A “non-compete” and other “restrictive covenant” agreements are contractual agreements where an employee promises not to compete with a business during employment, or for a defined time and in a specified location post-employment. A non-compete can prevent employees, contractors, licensees, and distributors from becoming a direct competition to a former employer.
Noncompete and other restrictive covenants take four primary forms:
However, you should know that many companies use a one-size-fits-all with their non-compete agreements, which can deem them ineffective and unenforceable in the eyes of the law. At FGBO Law, we specialize in employee rights and are here to help employees fight unfair restrictive covenants.
In 1996, Florida’s non-compete statute was rewritten. State legislators enacted a very pro-employer non-compete statute. The basic precepts of the statue are pretty straightforward. Still, you need to understand the legal standards and enforcement considerations.
To read Florida law (F.S. §542.335) click here. It says restrictive covenants are acceptable and enforceable only if certain requirements are met:
Non-compete statutes differ from state to state, and Florida has a very pro-employer non-compete statute.
When a company does intra-state business, oftentimes it will include a “choice of law” or “venue” provision, which states the if litigation should arise, it will take place in the location of employers choosing.
However, courts in New York, Illinois, Alabama, and Georgia have refused to enforce the “choice of law” or “venue” provision because of Florida’s pro-employer bias.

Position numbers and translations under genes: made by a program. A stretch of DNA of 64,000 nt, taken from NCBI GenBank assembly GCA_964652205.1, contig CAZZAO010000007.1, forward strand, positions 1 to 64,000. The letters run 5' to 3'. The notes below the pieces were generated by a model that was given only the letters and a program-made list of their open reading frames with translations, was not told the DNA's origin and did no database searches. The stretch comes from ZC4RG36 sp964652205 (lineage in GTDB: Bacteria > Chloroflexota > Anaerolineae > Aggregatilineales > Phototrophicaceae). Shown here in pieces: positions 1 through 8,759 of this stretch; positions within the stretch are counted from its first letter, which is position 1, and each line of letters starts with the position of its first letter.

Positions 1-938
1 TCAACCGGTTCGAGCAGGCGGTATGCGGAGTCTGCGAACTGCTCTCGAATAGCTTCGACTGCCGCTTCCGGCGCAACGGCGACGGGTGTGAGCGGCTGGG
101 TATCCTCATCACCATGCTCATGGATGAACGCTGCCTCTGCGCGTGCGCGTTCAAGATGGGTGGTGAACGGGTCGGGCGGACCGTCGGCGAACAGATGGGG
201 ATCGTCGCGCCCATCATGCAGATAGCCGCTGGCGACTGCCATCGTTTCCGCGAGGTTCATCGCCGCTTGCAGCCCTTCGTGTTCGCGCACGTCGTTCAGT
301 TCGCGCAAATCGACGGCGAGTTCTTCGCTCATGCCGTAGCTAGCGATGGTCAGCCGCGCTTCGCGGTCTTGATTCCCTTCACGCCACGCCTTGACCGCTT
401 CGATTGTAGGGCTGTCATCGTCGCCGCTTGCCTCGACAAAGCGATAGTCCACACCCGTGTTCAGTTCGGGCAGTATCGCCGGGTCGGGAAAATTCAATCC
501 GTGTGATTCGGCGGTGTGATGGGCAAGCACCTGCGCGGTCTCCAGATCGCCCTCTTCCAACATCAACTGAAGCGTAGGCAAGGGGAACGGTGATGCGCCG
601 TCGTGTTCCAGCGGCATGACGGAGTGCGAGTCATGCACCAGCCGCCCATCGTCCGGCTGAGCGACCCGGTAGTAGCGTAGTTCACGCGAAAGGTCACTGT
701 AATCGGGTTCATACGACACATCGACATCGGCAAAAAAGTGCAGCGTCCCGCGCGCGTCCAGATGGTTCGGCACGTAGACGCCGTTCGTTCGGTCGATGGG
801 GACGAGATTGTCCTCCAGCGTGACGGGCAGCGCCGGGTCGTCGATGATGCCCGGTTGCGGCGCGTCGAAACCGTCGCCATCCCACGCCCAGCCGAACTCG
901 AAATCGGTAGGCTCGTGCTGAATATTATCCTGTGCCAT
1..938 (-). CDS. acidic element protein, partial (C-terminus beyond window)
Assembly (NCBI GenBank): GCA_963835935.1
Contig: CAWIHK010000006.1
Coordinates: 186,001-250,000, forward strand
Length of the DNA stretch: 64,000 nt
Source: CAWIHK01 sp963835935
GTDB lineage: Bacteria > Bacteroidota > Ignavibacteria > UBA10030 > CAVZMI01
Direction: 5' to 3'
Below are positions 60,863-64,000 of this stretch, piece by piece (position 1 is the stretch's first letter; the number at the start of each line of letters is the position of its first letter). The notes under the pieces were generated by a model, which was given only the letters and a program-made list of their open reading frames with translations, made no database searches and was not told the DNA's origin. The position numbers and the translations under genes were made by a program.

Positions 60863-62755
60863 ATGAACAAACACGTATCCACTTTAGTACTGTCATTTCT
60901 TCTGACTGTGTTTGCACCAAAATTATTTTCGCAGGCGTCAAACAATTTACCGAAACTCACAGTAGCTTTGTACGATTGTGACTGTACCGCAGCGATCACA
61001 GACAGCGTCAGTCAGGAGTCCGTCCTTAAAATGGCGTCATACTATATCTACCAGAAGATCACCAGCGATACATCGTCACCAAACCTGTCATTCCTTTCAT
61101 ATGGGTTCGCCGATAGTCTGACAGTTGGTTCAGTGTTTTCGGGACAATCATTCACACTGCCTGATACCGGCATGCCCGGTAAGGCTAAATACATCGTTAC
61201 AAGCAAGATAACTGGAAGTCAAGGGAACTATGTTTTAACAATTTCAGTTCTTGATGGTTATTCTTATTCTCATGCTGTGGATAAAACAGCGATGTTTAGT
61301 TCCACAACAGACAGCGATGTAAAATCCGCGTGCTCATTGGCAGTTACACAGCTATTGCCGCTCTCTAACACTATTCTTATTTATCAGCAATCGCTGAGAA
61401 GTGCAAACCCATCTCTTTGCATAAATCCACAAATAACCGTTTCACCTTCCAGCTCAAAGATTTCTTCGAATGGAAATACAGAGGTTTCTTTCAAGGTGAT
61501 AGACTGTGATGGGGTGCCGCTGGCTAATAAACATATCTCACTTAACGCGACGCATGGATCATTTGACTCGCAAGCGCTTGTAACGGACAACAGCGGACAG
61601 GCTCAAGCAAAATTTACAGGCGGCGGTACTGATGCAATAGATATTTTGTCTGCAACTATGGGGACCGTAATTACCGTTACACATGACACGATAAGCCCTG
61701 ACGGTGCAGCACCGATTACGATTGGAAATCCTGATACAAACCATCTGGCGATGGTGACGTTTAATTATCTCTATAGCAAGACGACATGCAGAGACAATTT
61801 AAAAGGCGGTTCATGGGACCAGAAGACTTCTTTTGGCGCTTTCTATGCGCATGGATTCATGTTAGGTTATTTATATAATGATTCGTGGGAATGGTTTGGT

In each of these courts’ decisions, they pointed to F.S. §542.335 (1)(g)(1). This paragraph of the non-compete statute says, “Shall not consider any individualized economic or other hardship that might be caused to the person against whom enforcement is sought.”
Courts in other states have proven resistant to enforce Florida law on non-compete agreements because of the focus on the employer’s interests.
The strength of a non-compete is somewhat dependent on an employer’s ability and willingness to enforce it. Enforcing a non-compete takes time and money. Moreover, employer enforcement consistency is vital to ensure agreements retain their enforceability.
Many employers overlook the need for consistency when deciding whether to have employees sign non-compete agreements. These companies may have a harder time finding the resources to prosecute non-compete agreements consistently. A failure to take action can expose future attempts at enforcement to claims of retaliation or discrimination.
While businesses can and should protect itself against loss of legitimate business interests that could harm the company by implementing non-compete agreements, you should consult with a Tampa employment attorney before you sign a restrictive covenant of any kind. Such contracts are specifically provided for by Florida law, and employers are given a wide berth in what the agreement can say, but that does not mean it’s always enforceable.
If you think your non-compete is unfair, remember employers must draft agreements, so they meet the legal requirements for each business.
Many employers don’t construct their non-compete agreements properly, so the agreement you signed may not be unenforceable.
At FGBO Law, we focus on employee rights.
We would love to speak with you about how we can help you fight an unjust non-compete agreement call us at (727) 254-5255 or contact us to set up an initial consultation.
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